The Aldo fight was the most dramatic and game-changing example of McGregor using verbal warfare to disarm an opponent. It stands as the greatest victory of his career. But discourteous prefight behavior was standard operating procedure as the Irishman rose through the featherweight ranks.
McGregor declared himself “the mental champ” after his very first UFC win in 2013, when he unnerved Marcus Brimage with trash talk before the fight and then won a KO-of-the-night bonus. “It’s a game,” McGregor said at the time, claiming Brimage was too emotional and overthrew his punches, providing McGregor an opening to counter.
A pivotal instance of the same dynamic occurred a year and a half later, when McGregor faced his first top-10 opponent. Both he and Dustin Poirier were rising in the 145-pound division, although the Irishman had more buzz behind him. Some fans and fighters viewed McGregor as the favorite son of the UFC promotional machine, fueling bitter feelings. But McGregor validated all the hype by making quick work of Poirier.
Once again, the dizzying left hand was just the final blow in a McGregor assault that began well prior to the fisticuffs. Poirier had never before dealt with such a deluge of trash talk. He didn’t know what hit him.
“I wanted to make the guy pay, you know? I was angry,” Poirier told ESPN years later. “I remember wanting to fight him at the weigh-in, which is crazy to look back at. I was just in such a weird place in my mind.”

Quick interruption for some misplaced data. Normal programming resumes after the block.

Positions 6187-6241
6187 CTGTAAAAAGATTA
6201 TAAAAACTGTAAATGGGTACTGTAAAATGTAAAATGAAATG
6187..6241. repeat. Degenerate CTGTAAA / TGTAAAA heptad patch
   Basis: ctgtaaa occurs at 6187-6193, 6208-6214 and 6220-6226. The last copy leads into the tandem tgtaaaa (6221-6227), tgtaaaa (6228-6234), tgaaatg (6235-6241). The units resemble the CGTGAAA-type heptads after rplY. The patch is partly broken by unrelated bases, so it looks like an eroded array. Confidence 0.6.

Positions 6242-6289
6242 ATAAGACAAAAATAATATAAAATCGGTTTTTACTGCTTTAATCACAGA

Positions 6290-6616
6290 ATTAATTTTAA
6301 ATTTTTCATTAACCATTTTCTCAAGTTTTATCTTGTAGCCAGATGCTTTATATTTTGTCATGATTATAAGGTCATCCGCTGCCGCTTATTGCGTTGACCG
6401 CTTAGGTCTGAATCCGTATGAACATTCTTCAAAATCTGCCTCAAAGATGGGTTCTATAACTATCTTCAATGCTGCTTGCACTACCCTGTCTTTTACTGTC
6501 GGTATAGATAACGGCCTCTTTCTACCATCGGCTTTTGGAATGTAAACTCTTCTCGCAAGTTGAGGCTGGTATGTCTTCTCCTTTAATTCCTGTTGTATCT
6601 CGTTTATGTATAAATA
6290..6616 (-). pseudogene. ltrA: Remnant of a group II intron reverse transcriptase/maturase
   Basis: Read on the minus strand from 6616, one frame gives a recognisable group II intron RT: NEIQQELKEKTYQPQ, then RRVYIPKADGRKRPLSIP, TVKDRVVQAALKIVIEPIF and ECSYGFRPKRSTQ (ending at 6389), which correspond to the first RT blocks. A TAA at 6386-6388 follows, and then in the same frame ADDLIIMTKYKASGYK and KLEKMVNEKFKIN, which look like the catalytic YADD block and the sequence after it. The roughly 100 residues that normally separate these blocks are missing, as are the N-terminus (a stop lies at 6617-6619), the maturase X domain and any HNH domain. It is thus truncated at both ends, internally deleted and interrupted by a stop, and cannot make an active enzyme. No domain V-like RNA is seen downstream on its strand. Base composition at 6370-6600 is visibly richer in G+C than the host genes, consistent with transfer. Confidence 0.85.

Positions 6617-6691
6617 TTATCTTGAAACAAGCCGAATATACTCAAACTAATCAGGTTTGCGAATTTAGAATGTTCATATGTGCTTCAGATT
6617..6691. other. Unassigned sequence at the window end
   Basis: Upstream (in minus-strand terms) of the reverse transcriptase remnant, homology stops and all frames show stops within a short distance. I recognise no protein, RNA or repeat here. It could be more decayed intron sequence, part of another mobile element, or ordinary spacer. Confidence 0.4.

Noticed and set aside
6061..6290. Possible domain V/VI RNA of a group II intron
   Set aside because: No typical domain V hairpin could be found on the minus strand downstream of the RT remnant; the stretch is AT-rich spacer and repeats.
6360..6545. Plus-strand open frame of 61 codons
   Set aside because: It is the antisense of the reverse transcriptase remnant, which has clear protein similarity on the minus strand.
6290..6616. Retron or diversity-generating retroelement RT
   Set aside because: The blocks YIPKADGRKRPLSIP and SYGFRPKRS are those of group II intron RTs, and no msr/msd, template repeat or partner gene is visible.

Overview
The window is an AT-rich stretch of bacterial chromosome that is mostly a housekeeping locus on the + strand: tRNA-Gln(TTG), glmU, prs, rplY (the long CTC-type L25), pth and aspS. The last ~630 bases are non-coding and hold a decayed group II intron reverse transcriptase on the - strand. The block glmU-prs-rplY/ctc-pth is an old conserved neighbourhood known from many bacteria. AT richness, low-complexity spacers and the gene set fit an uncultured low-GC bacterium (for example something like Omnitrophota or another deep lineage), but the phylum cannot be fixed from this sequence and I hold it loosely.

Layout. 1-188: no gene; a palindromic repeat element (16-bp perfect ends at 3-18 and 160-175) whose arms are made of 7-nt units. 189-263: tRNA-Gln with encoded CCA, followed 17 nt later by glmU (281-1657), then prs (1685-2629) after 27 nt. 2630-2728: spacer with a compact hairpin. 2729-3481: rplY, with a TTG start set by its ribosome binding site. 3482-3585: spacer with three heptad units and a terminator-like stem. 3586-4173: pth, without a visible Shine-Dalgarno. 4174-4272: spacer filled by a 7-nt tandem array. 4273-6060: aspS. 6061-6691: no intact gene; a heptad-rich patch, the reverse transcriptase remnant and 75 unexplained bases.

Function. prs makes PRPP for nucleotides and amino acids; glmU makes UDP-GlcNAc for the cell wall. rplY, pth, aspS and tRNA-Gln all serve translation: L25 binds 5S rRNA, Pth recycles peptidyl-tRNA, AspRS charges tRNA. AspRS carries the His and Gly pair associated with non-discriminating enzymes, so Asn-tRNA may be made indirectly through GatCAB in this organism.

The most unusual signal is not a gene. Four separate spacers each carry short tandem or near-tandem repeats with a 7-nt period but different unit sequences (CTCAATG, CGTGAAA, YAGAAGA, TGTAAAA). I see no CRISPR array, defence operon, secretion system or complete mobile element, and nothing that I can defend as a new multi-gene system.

Poirier was in a much more poised frame of mind this past January when he and McGregor met again. The leadup to the rematch was cordial, and the faceoff at weigh-ins downright friendly. Poirier even gifted McGregor a bottle of his signature hot sauce. Poirier was promised a bottle of McGregor’s Proper Twelve whiskey in return.
The cordial vibe had been the same at McGregor’s previous bout, a 40-second knockout of Donald Cerrone in January 2020. Was this a new Conor McGregor? If so, was it an advantageous evolution? Mr. Nice Guy sure did fine against “Cowboy.”
McGregor did not, however, fare as well in the rematch with Poirier, who fought brilliantly and won by second-round knockout. With no trash talk directed his way, Poirier didn’t have to waste mental energy on fighting back his emotions. He was able to focus on his game plan for McGregor the fighter, not McGregor the antagonist.
Poirier’s on-point performance was also a reflection of his growth as a mixed martial artist and as a human in the six-plus years since his first dance with McGregor. But it would be naive to ignore that his fight-night task was made a whole lot easier by McGregor not poking at him during the lead-up.
As Poirier and McGregor prepare to complete their trilogy on Saturday at UFC 264 in Las Vegas, the question lingers about whether McGregor still has it in him to defeat an opponent before the first punch is thrown. There has been a bit of acrimony flung back and forth this time around, but it was initiated by Poirier, who chided McGregor for not having followed through on a pledge to donate to Poirier’s charity.